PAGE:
Kristoffer Daniel works at the French Market oyster hub J's Seafood Dock & Oyster Bar (1100 N. Peters St., Suite 25; 504-523-5757). A chef by trade, Daniel works in the kitchen, grilling fish and preparing boils, but it's the oyster bar that currently occupies most of his time. Daniel spoke with Gambit about working the crowds at the French Market and how to shuck an oyster.
Where did you learn to shuck oysters?
Daniel: I learned how to cook at Cafe Reconcile, but my uncle taught me how to (shuck oysters). I didn't really start shucking until I began working here four years ago. I grew up in the 7th Ward, and we ate a lot of seafood — crawfish and other fish — but not oysters. I still wouldn't say I love oysters. I don't really like them raw, but I like them char-broiled, with lots of butter and garlic.
When shucking, it's all about finding the right opening spot. I've seen people try to open oysters all kinds of ways. A lot of people might try to hit it on the table and break it open that way, but that's how you cut your hand open. If an oyster is bad, it might be a little slimy, and then we'll throw it away. It doesn't smell bad or different, which is what you'd think.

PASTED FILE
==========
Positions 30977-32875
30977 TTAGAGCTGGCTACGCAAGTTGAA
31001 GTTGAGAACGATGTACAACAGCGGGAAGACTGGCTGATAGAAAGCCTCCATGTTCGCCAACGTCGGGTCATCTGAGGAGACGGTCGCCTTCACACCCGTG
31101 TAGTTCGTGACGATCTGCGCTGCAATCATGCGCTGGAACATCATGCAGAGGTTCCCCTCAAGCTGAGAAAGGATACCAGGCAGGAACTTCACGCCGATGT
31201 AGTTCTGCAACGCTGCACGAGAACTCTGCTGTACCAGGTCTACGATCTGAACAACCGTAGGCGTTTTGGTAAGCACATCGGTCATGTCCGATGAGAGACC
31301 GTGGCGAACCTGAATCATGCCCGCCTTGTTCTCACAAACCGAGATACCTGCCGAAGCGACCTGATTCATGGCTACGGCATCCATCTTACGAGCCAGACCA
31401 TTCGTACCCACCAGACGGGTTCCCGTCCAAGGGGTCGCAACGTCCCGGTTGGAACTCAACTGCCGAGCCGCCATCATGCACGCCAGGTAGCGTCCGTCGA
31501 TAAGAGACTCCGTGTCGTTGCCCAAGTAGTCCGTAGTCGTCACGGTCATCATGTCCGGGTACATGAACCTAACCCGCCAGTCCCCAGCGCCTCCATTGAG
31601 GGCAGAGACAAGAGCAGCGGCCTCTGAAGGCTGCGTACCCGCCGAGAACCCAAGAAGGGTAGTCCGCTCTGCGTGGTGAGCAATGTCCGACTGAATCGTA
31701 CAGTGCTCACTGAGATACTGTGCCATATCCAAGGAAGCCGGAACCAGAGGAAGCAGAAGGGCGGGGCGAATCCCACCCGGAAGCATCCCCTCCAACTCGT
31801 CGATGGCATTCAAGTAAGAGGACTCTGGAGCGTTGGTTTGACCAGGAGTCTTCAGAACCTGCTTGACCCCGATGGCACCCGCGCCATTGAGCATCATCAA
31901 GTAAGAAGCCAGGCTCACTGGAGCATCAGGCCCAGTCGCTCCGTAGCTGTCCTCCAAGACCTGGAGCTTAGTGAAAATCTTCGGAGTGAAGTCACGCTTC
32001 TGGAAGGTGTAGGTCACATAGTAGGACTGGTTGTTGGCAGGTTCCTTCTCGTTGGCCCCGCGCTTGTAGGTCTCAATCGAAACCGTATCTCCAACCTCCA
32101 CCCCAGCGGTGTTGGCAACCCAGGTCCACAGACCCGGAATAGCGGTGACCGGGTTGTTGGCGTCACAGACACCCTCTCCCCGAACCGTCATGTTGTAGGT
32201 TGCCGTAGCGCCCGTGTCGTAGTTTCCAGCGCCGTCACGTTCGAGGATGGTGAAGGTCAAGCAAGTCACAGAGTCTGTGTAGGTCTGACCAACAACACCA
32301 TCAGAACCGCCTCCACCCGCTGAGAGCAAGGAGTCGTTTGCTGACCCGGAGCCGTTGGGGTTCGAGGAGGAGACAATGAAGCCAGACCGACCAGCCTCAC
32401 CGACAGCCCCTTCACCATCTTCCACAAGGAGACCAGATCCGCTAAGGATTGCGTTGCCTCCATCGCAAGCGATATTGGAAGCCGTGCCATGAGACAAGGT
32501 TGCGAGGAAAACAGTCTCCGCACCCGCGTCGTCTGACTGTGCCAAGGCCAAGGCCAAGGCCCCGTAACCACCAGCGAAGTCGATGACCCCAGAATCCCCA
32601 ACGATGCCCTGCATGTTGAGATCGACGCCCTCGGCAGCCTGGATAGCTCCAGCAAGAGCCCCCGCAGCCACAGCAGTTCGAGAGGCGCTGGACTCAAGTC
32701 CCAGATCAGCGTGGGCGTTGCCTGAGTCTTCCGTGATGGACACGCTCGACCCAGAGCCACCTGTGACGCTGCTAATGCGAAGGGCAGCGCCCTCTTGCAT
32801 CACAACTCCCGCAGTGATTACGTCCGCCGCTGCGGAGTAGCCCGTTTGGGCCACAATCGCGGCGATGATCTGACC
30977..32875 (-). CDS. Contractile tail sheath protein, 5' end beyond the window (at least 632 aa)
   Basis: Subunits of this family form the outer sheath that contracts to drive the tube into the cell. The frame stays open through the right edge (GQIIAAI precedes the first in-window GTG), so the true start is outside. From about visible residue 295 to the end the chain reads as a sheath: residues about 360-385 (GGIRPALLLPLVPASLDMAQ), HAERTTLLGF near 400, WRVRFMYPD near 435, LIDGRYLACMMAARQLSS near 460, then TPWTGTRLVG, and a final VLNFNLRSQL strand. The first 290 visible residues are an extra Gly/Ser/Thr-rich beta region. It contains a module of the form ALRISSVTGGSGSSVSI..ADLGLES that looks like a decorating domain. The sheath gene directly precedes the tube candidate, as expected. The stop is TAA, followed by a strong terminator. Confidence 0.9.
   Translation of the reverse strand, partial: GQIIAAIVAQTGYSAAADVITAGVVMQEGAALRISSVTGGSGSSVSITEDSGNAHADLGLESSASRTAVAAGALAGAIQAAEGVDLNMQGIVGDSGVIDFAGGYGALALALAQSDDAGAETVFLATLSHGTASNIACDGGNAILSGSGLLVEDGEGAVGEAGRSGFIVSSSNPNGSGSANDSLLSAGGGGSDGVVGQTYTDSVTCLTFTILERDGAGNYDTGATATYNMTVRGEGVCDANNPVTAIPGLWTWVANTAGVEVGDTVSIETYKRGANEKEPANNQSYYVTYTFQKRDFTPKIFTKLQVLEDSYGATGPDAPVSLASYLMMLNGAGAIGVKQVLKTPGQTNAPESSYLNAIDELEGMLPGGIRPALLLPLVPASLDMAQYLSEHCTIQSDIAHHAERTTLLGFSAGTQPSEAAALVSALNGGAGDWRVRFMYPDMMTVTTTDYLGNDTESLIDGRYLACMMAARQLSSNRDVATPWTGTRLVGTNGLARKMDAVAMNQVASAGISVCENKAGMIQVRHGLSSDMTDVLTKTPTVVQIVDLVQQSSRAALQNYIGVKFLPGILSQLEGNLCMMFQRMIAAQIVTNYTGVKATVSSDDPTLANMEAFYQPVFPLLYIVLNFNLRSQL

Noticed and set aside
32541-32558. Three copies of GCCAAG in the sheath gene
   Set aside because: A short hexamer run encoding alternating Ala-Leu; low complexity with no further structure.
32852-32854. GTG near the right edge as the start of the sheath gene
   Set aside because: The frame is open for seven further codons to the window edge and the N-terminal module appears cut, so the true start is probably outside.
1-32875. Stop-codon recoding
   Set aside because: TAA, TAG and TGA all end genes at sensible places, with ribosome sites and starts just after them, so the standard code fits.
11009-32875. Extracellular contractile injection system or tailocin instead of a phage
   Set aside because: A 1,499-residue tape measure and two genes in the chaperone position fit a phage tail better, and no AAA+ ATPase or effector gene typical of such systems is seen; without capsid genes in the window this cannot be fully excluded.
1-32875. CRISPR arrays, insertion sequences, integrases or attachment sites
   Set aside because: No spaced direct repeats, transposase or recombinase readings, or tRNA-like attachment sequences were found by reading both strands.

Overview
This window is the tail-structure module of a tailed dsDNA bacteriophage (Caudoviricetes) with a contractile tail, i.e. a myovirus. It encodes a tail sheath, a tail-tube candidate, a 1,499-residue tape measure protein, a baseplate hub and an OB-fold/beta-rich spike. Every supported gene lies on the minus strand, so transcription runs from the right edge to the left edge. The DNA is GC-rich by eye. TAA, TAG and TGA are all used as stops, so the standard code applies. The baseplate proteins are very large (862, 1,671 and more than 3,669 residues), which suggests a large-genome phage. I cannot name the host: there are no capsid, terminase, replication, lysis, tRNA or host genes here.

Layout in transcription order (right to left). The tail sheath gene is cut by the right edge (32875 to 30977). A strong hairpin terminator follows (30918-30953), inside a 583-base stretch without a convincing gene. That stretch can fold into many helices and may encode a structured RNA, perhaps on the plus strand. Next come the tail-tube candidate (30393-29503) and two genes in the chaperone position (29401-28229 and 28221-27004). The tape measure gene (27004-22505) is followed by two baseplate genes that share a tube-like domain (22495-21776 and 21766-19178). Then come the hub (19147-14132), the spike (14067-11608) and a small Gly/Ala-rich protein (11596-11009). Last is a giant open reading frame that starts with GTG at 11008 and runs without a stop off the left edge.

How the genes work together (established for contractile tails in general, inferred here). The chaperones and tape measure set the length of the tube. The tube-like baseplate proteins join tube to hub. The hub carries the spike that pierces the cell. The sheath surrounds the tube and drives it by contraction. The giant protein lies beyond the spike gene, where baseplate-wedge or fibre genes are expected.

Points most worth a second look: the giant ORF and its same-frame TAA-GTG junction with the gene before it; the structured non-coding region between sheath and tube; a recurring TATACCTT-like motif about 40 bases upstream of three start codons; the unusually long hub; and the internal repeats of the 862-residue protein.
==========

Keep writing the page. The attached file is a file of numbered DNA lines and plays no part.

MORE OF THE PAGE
What's the busiest time of year for you?
D: Right now is probably the busiest time for us. During Mardi Gras and through festival season it gets crazy. There are a lot of tourists. At the moment, we're going through about five or six sacks of oysters a day. There are usually around 90 to 100 oysters in a sack. On the busiest days, I probably shuck about 15 sacks, so about 1,300 or 1,400 oysters. We sell a lot of seafood besides oysters, too: shrimp, crawfish, beignets and boils.
It's not bad; I think it's really fun. You go through so many (oysters) you don't really think about it any more.
What's the strangest request you've gotten from a tourist?
D: Some people will ask to have their oysters steamed on the grill, just like that, no seasoning or spice or anything. So I'll do that for them, but on the grill like that they turn out pretty dry.